More work needs to be done to examine the real world effects of the commonly prescribed diabetes drug empagliflozin, new research in the journal Diabetes Therapy finds.
Examining data from over 60,000 patients with type 2 diabetes, researchers from the University of Surrey discovered that the highly-publicised cardiovascular benefits of the popular diabetes drug empagliflozin cannot be applied to the vast majority of patients with the illness.
An international safety trial of empagliflozin, and other drugs in the sodium-glucose co-transporter 2 (SGLT2) inhibitor drug class, made the surprising discovery that these medications positively impact upon the workings of cardiovascular systems, including a decreased risk of heart attacks. Despite being hailed as ground-breaking, limitations of the trial were identified due to its focus on patients identified as high risk of cardiovascular disease.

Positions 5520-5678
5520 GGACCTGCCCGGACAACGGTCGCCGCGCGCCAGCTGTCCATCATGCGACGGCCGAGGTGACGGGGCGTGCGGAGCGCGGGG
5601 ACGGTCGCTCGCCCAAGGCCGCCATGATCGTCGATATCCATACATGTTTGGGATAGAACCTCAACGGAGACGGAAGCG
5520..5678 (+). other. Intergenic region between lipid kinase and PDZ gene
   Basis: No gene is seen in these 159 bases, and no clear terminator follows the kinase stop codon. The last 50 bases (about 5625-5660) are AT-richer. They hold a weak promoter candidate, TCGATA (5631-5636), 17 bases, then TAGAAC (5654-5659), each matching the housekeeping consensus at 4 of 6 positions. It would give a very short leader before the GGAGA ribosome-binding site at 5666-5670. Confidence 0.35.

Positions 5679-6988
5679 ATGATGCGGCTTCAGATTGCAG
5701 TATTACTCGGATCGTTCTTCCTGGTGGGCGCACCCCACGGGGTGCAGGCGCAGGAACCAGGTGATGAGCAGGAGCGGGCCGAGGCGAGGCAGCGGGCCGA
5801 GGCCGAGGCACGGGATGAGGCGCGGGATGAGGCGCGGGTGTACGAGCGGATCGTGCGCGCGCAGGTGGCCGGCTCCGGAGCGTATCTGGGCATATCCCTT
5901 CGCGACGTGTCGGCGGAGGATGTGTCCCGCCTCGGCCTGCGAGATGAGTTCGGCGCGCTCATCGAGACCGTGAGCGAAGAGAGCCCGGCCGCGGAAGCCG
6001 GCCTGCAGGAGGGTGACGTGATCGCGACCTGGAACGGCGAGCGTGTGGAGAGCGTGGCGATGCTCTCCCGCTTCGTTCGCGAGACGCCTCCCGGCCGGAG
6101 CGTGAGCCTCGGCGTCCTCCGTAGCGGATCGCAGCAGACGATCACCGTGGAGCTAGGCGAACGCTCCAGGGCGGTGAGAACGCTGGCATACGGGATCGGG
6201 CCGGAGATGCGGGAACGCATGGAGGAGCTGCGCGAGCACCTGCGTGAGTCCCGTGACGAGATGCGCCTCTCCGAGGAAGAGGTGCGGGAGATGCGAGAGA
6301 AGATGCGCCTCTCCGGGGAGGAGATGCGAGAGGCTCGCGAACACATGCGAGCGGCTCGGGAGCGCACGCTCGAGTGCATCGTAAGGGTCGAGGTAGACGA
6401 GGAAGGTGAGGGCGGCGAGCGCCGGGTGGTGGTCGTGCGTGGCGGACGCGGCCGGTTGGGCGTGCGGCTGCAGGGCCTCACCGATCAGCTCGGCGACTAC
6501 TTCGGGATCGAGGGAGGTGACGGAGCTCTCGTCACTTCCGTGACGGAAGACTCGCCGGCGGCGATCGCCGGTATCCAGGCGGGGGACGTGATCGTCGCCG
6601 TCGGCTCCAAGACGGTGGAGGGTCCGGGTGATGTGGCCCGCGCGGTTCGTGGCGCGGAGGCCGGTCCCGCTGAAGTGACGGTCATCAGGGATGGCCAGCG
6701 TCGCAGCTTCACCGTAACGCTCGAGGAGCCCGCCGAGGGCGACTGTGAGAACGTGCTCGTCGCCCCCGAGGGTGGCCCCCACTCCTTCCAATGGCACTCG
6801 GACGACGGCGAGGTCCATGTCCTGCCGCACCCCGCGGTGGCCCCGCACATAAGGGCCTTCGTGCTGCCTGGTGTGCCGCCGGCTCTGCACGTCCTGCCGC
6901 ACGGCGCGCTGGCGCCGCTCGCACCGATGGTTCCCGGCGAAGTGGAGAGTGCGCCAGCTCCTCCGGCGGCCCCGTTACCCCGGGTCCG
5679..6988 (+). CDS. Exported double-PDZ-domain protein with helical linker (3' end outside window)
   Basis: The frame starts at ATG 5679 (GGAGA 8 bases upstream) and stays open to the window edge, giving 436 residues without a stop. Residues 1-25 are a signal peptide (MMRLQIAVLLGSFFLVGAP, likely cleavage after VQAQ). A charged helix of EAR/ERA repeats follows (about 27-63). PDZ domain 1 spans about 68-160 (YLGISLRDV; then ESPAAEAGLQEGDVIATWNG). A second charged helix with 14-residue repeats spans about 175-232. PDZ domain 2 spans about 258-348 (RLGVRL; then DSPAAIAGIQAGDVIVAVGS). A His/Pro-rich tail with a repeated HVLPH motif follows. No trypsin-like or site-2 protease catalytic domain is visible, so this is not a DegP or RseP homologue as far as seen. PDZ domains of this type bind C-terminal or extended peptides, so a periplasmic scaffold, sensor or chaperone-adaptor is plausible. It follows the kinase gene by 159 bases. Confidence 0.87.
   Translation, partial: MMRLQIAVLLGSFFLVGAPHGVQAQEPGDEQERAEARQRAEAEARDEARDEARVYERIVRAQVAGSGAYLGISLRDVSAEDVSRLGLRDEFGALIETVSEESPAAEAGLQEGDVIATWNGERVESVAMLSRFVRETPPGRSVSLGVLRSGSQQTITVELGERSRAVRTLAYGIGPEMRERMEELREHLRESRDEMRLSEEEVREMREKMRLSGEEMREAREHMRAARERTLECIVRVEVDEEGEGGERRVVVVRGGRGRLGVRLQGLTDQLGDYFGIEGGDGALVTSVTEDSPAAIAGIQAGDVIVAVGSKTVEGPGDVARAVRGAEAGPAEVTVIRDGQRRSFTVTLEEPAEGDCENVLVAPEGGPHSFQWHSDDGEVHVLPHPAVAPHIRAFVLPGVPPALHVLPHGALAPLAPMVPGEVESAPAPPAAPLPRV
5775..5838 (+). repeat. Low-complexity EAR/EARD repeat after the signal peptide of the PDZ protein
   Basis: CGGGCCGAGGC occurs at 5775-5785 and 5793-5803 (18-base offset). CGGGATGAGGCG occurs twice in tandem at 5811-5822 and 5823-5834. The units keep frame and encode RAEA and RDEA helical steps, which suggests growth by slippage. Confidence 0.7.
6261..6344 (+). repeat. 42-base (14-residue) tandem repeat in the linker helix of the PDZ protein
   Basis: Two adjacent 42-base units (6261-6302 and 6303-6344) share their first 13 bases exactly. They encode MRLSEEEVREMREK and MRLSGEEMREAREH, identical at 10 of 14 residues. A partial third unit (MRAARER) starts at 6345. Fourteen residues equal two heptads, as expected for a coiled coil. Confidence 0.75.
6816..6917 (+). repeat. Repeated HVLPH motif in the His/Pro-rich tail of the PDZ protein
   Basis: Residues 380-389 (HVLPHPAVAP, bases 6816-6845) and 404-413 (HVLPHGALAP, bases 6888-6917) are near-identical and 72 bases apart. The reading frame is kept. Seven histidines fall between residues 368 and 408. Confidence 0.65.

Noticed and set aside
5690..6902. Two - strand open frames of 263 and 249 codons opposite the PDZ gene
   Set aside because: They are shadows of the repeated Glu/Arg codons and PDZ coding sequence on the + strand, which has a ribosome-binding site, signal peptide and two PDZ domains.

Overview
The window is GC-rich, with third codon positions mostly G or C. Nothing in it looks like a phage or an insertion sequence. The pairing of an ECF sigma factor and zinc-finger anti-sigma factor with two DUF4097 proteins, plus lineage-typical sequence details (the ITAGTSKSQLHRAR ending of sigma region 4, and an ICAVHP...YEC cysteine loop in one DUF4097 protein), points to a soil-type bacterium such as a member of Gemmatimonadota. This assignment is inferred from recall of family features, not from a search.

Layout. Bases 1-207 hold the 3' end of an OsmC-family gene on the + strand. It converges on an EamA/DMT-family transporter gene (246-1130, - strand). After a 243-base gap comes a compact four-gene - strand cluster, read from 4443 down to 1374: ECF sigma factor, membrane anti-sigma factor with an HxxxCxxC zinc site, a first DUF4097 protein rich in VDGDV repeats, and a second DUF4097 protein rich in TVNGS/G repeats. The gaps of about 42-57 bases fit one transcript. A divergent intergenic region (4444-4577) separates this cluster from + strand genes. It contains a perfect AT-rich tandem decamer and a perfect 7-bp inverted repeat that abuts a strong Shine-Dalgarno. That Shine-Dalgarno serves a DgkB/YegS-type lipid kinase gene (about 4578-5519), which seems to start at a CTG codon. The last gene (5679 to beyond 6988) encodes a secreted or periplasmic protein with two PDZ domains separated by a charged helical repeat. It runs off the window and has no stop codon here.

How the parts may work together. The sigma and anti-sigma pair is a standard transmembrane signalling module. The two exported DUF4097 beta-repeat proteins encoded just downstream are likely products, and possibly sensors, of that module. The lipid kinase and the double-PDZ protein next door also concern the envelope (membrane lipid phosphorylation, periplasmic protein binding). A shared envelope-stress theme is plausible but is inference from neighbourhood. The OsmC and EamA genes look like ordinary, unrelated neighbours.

Equipped with this knowledge, researchers from the University of Surrey examined the potential impact of this drug on those deemed at lower risk of cardiovascular disease. Researchers found that only 11 per cent of patients with type 2 diabetes who were prescribed empagliflozin were identified as being at as high a risk of cardiovascular disease as those in the trial. They concluded that these patients may not see any cardiovascular improvements from the drug. Similarly, only 16 per cent of patients with type 2 diabetes who were not prescribed the drug were identified as being as high a risk of cardiovascular disease as those in the trial.
Such findings highlight the limitations of clinical trials which are often only directly applicable to a small proportion of people whom the medications are prescribed for and often leads to misconceptions about the workings of the drug.
Lead author of the paper, Dr Andy McGovern, from the University of Surrey said: “The benefits of this drug for patients at high risk of cardiovascular disease are clear. However what we have found a major limitation of the clinical trial; it can only be applied to a small proportion of people with type 2 diabetes.
“Recognising this shortcoming will help clinicians better explain to patients how this drug will benefit them.”
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